Navels harbour an ecosystem of bacteria, which is similar in their biodiversity to the world's rainforests, a new study claims. After two years of quite literal navel gazing, U.S. researchers found 2,368 species of bacteria, 1,458 of which may be new to science. Just eight of these species were found in more than 70 per cent of individuals sampled. However, questions remain as to what factors govern which species will be found on which people.
It's a jungle in there: Researchers investigating bacterial life in our belly buttons have found they harbour ecosystems similar to those found in the world's rainforests
'The common, abundant species are from a relatively small number of evolutionary lines, indicating that they have evolved traits that make them at home on human skin,' said Rob Dunn of North Carolina State University. However, we are still trying to figure out what determines which of these species are found in a given person’s belly button. We’ve looked at sex, age, ethnicity and a number of other factors — none of them are predictive of which species live in that person.'
Dr Dunn and his team say they have swabbed more than 500 belly buttons over the past two years, but concentrate on just 60 individuals for their study published last week in the open-access journal PLoS One. The researchers launched their project in part to investigate claims over recent years that the collection of organisms on human skin forms our first line of defence against pathogens. 'We know that without these microbes our immune systems won’t function properly,' Dr Dunn said in a statement. 'In fact, this collection of microbes must have a certain composition — must form a certain microbial ecosystem — in order for our immune system to function properly. 'This work is a significant step toward helping us understand which species are the most important players in those ecosystems.'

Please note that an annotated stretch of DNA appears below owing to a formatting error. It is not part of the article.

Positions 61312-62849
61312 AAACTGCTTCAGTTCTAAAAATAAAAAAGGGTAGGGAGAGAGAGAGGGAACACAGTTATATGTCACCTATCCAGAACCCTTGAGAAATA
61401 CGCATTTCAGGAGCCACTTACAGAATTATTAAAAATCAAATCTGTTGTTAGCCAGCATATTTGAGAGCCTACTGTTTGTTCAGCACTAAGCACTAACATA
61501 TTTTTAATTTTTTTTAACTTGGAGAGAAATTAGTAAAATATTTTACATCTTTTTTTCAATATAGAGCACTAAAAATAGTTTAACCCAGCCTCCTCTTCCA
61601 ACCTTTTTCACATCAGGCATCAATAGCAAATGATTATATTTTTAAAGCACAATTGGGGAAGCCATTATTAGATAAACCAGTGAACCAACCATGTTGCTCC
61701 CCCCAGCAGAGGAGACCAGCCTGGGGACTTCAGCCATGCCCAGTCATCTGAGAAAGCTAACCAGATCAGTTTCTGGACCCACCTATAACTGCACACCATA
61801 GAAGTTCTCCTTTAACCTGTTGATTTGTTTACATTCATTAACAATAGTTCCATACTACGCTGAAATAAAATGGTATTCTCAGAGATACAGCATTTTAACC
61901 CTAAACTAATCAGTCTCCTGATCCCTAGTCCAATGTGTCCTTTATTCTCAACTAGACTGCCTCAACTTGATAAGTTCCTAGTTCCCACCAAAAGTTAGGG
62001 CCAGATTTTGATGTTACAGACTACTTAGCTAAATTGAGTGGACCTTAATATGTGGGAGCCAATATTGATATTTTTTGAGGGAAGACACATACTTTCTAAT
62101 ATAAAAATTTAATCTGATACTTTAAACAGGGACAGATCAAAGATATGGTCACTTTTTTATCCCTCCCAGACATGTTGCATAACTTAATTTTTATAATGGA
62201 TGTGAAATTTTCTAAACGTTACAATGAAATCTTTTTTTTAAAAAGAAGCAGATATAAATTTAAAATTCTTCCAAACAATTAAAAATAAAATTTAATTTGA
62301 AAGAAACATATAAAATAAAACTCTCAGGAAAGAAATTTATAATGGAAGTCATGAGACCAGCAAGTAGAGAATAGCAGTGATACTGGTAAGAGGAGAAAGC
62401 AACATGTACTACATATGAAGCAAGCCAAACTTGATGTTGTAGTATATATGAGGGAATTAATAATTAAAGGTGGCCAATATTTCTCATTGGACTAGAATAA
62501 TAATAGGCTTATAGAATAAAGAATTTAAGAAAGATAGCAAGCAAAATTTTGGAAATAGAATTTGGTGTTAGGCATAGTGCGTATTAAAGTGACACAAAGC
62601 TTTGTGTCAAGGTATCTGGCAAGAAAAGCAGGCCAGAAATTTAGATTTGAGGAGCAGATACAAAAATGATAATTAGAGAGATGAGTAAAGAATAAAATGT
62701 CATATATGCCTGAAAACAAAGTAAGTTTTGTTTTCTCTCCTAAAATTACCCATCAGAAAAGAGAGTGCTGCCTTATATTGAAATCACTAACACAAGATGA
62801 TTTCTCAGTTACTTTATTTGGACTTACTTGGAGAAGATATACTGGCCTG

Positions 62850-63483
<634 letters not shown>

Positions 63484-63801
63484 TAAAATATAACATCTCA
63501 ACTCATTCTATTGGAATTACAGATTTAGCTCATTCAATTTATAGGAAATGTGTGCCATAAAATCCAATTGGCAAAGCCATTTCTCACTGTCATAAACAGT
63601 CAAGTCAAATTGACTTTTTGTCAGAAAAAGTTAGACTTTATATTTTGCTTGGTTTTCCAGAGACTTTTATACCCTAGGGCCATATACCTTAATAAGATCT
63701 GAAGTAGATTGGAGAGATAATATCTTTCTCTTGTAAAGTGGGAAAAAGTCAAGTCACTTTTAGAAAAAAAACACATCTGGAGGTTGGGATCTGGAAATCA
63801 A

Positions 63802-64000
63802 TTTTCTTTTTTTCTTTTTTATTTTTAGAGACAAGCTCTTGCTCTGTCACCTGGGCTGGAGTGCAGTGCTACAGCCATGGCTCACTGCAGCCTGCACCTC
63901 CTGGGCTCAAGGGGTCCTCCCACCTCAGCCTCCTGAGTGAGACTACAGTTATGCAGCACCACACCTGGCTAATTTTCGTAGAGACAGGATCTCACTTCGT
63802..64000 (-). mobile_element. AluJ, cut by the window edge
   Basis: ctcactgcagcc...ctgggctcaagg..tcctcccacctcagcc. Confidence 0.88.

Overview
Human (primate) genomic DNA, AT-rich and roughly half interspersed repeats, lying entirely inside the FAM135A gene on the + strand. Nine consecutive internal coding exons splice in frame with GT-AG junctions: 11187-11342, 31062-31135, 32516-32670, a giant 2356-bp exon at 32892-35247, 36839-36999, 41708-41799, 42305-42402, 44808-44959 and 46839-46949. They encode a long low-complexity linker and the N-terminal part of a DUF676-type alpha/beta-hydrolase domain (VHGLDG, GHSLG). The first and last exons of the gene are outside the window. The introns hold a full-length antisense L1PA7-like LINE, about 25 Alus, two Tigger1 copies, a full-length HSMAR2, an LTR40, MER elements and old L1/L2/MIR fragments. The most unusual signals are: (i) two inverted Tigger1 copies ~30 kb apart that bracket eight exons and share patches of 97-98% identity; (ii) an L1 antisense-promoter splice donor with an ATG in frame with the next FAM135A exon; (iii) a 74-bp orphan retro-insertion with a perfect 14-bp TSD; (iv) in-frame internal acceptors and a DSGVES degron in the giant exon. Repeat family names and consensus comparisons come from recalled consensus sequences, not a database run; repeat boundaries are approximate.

Aerobic: Like us Micrococcus species need oxygen to survive. They are unlikely to do well too deep inside a belly button, but on the surface they thrive. They can deal with drought and long periods of starvation, predisposing them to a life spent clinging to our desert-dry flesh
Some Clostridia species are bad news (think botulism), but most of these anaerobic bacteria are harmless or even beneficial. Microbes of this group may be urging themselves across your skin right now, heading from inhospitable ground in a direction their senses tells them might be a better, like your belly button or your ear
The bizarre idea to probe the biodiversity of belly buttons started about two years ago with an undergraduate student's idea to sample a colleague's navel bacteria for a holiday card.National Geographic reported how the idea struck a chord with academics at NC State, which had just adopted a new focus on trying to get the public interested and involved in their work.
SOME SURPRISING RESULTS
SOME SURPRISING RESULTS